When Cultures Collide: A Profound Conflict of Values

We’ve talked about what can happen when physical or time limitations prevent full cross cultural integration. We’ve talked about what can happen when your own discomfort with another culture’s norms gets in the way of adapting.

But what happens when there are certain behaviors and norms you don’t want to adapt to due to your own deep-seated cultural values?

This is where cross cultural issues can cause some real friction.

The Headscarf

One example is, of course, the cultural norm of wearing a headscarf.

In some Muslim countries, it is not government mandated for women to wear a headscarf (hijab). Unless you’re visiting a mosque, it’s an optional behavior, for native people and for tourists.

However, if you visit or work in a Muslim country where women must wear a headscarf by law, like Saudi Arabia, then you are faced with a norm rooted in cultural values that directly contradict your own.

While wearing a headscarf is easy enough to do, it’s the values that the headscarf symbolize that many Westerners reject. Freedom of choice is the foundation of Western culture.

If you refuse to adapt to the practice in a country for which it is law to wear the headscarf, or in a country which, more or less, abides by the religious practice, you may not ever fully integrate into the culture, and you may face legal punishment.

What do you do in this case?

To Adapt or Not to Adapt

To adapt or not to adapt, that is the question.

If you are someone who is living and working abroad, and you’re interested in fully integrating into the culture (and I’m guessing you are, if you’re reading this blog), then when facing conflicts like this one, where you feel you will betray your own values by adapting to another’s, you have two choices:

  1. Avoid the situation, altogether; or,
  2. Explain your rationale

In choosing #1, you would refrain from travel to countries where hijabs or burkas are required.

The latter choice is more of a gamble. You must explain your rationale in a way that does not diminish your foreign counterparts’ cultural norm or tradition.

And no matter how diplomatic you are about it, you’re assuming that your foreign counterpart will respect your rationale…which won’t always be the case. 

Not Optional

Some adaptions may not be optional. Awareness and acceptance won’t be enough in situations where cultural values and norms run deep.

So, when living and working in a foreign culture, do your homework beforehand and come prepared to adapt your behavior regarding strict norms and values, whether they fall in line with yours or not.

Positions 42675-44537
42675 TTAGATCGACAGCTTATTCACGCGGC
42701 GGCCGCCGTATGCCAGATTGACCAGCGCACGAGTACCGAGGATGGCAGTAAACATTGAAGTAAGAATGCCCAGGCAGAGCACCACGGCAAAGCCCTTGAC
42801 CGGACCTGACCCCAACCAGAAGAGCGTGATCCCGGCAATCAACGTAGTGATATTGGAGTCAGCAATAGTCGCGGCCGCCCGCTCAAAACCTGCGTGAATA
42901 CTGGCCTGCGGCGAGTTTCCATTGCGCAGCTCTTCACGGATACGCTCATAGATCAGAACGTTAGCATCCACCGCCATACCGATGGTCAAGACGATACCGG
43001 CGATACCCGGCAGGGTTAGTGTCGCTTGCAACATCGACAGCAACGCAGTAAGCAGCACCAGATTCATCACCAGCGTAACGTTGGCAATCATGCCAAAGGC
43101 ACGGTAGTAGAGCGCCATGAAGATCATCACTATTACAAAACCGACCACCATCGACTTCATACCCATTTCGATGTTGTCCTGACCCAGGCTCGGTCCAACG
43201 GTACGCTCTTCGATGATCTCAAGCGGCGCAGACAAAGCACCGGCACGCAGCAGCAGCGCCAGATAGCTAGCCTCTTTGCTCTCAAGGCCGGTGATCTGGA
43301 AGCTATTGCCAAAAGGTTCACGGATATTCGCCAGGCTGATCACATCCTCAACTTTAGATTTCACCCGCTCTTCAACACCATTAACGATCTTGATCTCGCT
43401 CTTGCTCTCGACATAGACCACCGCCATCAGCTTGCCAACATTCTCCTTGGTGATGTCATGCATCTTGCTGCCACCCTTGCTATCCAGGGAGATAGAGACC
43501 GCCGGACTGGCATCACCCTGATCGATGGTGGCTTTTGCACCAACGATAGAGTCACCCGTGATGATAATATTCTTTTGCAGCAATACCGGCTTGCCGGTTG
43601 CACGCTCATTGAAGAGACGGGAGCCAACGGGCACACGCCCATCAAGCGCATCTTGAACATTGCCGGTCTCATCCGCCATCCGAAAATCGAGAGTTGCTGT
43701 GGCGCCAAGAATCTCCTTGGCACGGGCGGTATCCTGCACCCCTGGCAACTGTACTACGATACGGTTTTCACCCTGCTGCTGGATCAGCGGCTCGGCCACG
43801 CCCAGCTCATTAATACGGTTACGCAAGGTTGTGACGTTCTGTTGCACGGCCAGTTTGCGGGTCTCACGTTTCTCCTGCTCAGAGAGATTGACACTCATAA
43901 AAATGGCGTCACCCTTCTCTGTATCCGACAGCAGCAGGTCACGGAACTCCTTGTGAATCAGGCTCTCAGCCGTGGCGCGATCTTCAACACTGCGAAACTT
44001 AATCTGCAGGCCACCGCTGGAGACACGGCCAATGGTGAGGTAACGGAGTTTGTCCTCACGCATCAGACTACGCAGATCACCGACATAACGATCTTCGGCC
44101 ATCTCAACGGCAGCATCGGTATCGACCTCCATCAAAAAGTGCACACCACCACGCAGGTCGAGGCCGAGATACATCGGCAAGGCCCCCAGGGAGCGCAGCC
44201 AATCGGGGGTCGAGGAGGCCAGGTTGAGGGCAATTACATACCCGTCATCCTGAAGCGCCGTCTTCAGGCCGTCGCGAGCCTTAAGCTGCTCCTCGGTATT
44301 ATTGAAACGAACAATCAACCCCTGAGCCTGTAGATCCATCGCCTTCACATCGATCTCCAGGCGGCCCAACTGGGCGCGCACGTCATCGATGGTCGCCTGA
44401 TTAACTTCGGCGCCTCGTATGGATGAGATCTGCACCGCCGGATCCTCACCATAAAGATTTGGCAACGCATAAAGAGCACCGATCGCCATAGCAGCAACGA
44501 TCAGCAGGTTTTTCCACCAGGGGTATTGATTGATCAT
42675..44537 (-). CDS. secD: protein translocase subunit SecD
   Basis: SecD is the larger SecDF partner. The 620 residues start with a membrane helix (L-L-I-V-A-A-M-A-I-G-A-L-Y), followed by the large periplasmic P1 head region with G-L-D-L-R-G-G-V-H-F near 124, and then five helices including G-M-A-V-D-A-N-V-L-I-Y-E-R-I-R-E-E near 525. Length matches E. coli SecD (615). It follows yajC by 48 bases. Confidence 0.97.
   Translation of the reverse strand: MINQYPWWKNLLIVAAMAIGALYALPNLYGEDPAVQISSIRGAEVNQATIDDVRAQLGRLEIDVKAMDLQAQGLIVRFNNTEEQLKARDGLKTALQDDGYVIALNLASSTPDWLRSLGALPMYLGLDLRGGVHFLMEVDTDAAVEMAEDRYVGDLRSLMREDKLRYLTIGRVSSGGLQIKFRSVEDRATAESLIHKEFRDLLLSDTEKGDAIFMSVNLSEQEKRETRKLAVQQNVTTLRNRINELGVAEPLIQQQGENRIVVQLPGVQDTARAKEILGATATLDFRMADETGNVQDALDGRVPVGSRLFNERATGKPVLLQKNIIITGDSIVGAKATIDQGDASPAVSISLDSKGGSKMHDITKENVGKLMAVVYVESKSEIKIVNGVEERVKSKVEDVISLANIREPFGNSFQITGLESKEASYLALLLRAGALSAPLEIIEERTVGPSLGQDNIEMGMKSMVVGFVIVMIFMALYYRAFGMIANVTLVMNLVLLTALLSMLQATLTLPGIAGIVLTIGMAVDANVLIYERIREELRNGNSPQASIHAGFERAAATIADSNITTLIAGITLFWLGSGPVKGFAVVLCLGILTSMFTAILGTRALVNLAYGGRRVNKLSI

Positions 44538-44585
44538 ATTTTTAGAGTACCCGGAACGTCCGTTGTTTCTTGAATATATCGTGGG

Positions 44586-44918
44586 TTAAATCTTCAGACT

Norms & Taboos: Right vs. Forbidden

You cannot depict Mohammed in any form in a Muslim culture.

You cannot handle meat, fish, or eggs as a Brahmin in Hindu society.

Why?

Because both are taboo.

Taboos are a type of social norm which are far more serious than folkways or mores. They are so entrenched in a culture’s DNA that the behaviors are inherently banned.

Unlike folkways (right vs. rude) and mores (right vs. wrong), taboos are completely forbidden.

Religious Imagery

Jesus Christ is often represented in icons, sculptures, paintings, and other religious artworks.

Buddha is depicted as a rotund man, frequently in meditation and at peace with the world.

Various Hindu gods and goddesses are shown in full color at religious temples and in books.

However, as with many Islamic traditions, it is strictly taboo for anyone to depict the prophet Mohammed, because doing so is thought to “encourage the worship of idols,” as the BBC puts it.

This taboo is so strict that it hedges into law (a social norm we’ll discuss next week) and, if violated, is met with a death sentence.

This illustrates how serious taboos can be. Along with laws, they are the strictest social norms of any given society.

Food Taboos

Food taboos appear in most societies, as well. These, again, can often be the result of religious doctrine.

As Victor Benno Meyer-Rochow writes in his 2009 article, “Food taboos: their origins and purposes”:

“Most religions declare certain food items fit and others unfit for human consumption. Dietary rules and regulations may govern particular phases of the human life cycle and may be associated with special events such as menstrual period, pregnancy, childbirth, lactation, and – in traditional societies – preparation for the hunt, battle, wedding, funeral, etc.”

The author goes on to say that food taboos are illogical when compared with each other, as one group might consider a food “unfit” for consumption, while another group deems it fit. And both groups survive. On the surface, there seems to be no logical explanation for why certain foods might be harmful for one human and perfectly safe for another.

However, dig a little deeper, and you’ll find a culture’s history often explains its dietary taboos and customs.

One example given is Jewish dietary laws, which include fasting days and kosher eating, along with other traditional unifying food taboos.

As Benno Meyer-Rochow notes:

“Any food taboo, acknowledged by a particular group of people as part of its ways, aids in the cohesion of this group, helps that particular group maintain its identity in the face of others, and therefore creates a feeling of ‘belonging’.”

This is the very definition of social norms, in a nutshell. They maintain identity, provide cohesion, and enable members to belong to something bigger.